From: "Biographical Review of Cass, Schuyler and Brown Counties, Illinois
1892", by Biographical Review Publishing Company, Chicago, Illinois; page
326-327; a reprinted by Stevens Publishing Co., Astoria, Ill., 1971, is sold
by the Schuyler County Historical Society, Rushville, Illinois.
Liberty G. Persinger, one of the most prominent farmers of Woodstock
township, was born in Alleghany county, Virginia, June 6, 1831, a son of
Allen and Paulina (Peters) Persinger. Allen Persinger was a native
of Virginia, born in Alleghany county, and resided there until he was twenty-three
years of age. He then emigrated to Ilinois, accompanied by his wife
and one child; the journey was made from Virginia in a one-horse wagon, and
when he arrived his capital amounted to $25 in cash. He went to work
with a will, and began the task of placing a tract of wild land under cultivation.
He afterward sold this, and entered eighty acres on another section; to this
he added as his means increased, until at one time he owned several hundred
acres. He built a log cabin in which he lived four years, and then
erected another one of more pretentious size, in which he died at the age
of seventy-four years; His wife passed her last days in the same house.
Politically, he was closely identified with the early history of the county
and State; he held many local offices, and represented his county in the
Illinois State Legislature. Liberty G. Persinger, who is named for
the old Revolutionary General, Liberty Green, remained with his parents until
he was twenty-one years of age. He was then married to Elizabeth Tharpe,
a native of Illinois, and a daughter of Jonathan and Anna Tharpe, who were
born in North Carolina and were early settlers of Schuyler county.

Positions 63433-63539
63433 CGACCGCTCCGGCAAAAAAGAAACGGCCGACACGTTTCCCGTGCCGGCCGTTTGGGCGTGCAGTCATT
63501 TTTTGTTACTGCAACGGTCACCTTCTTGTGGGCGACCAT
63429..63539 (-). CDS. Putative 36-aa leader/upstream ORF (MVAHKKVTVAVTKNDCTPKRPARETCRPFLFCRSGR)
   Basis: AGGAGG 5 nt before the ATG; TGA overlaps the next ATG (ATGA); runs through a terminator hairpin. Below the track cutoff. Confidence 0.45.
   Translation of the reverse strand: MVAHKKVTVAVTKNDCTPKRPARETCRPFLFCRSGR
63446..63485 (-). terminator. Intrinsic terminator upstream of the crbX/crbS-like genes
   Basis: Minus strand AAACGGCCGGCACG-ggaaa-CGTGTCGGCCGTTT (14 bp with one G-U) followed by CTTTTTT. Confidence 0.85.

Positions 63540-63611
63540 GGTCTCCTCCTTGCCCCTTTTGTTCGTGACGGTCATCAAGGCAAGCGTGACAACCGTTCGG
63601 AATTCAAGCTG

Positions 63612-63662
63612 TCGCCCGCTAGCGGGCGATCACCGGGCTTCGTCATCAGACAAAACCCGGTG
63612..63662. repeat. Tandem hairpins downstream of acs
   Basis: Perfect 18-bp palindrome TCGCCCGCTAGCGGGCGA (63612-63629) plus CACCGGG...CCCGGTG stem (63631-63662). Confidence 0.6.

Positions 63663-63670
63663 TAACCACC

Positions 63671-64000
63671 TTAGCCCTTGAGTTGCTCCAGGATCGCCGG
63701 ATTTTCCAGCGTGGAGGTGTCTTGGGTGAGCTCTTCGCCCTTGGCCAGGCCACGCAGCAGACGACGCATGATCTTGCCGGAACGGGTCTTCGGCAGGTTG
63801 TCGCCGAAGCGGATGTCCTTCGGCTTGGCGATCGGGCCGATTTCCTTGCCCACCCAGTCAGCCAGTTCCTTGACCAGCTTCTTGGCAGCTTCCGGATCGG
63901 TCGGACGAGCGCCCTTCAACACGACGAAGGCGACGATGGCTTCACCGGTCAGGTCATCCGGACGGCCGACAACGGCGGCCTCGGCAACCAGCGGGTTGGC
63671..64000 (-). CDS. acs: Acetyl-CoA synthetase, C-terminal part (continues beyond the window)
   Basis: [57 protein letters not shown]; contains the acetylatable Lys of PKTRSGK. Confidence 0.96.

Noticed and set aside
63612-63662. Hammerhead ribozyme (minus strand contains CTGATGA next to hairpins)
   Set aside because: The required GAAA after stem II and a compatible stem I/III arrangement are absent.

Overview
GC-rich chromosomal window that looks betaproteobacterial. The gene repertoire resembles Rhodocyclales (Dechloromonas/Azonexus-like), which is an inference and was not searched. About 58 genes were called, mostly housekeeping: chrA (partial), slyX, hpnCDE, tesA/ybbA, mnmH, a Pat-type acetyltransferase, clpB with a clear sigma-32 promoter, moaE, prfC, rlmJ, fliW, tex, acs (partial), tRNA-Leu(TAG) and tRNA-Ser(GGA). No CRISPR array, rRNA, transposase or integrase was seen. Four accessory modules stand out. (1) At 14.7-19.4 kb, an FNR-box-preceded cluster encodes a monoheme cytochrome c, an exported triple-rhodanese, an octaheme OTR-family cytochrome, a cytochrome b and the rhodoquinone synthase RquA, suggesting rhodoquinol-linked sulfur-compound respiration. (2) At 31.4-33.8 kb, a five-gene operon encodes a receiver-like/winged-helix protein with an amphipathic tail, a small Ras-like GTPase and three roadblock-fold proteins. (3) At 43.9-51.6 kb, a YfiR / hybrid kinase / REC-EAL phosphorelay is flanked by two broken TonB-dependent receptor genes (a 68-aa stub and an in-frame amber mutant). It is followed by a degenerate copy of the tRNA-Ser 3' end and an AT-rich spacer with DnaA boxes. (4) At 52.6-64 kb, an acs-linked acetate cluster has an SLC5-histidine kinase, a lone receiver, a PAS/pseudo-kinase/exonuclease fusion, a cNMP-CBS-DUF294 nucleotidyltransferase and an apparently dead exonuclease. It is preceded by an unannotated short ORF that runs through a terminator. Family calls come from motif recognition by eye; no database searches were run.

To Mr. and Mrs. Persinger have been born eleven children: ten of whom are
living; all are married: WilliamL. had five children; Paulina has five children;
Anna C. has three children: Cornelia J. is the mother of three children;
Naomi has two children; Louis M. is the father of two children; Allen J.
has a family of two children; Elmer E. and Edward have no children; Estella
is the mother of one child.
After his marriage, Mr. Persinger rented the land which he now owns;
he lived in a little log cabin for a year, and then erected another in which
he resided eight years; he then built his present home. He has 300
acres under good cultivation, 111 of which he inherited from his father's
estate. He carries on a general farming business, and has met with
more than ordinary success. The land was originally heavily timbered,
and has required no small amount of energy and labor to reduce it to a state
Mrs. Persinger is a consistent member of the Methodist Episcopal Church.
Our subject takes no active interest in polities further than to discharge
his duty as a citizen by casting his suffage, which is with the Republican
party. He is a man of superior business qualifications and unquestioned
honor and integrity.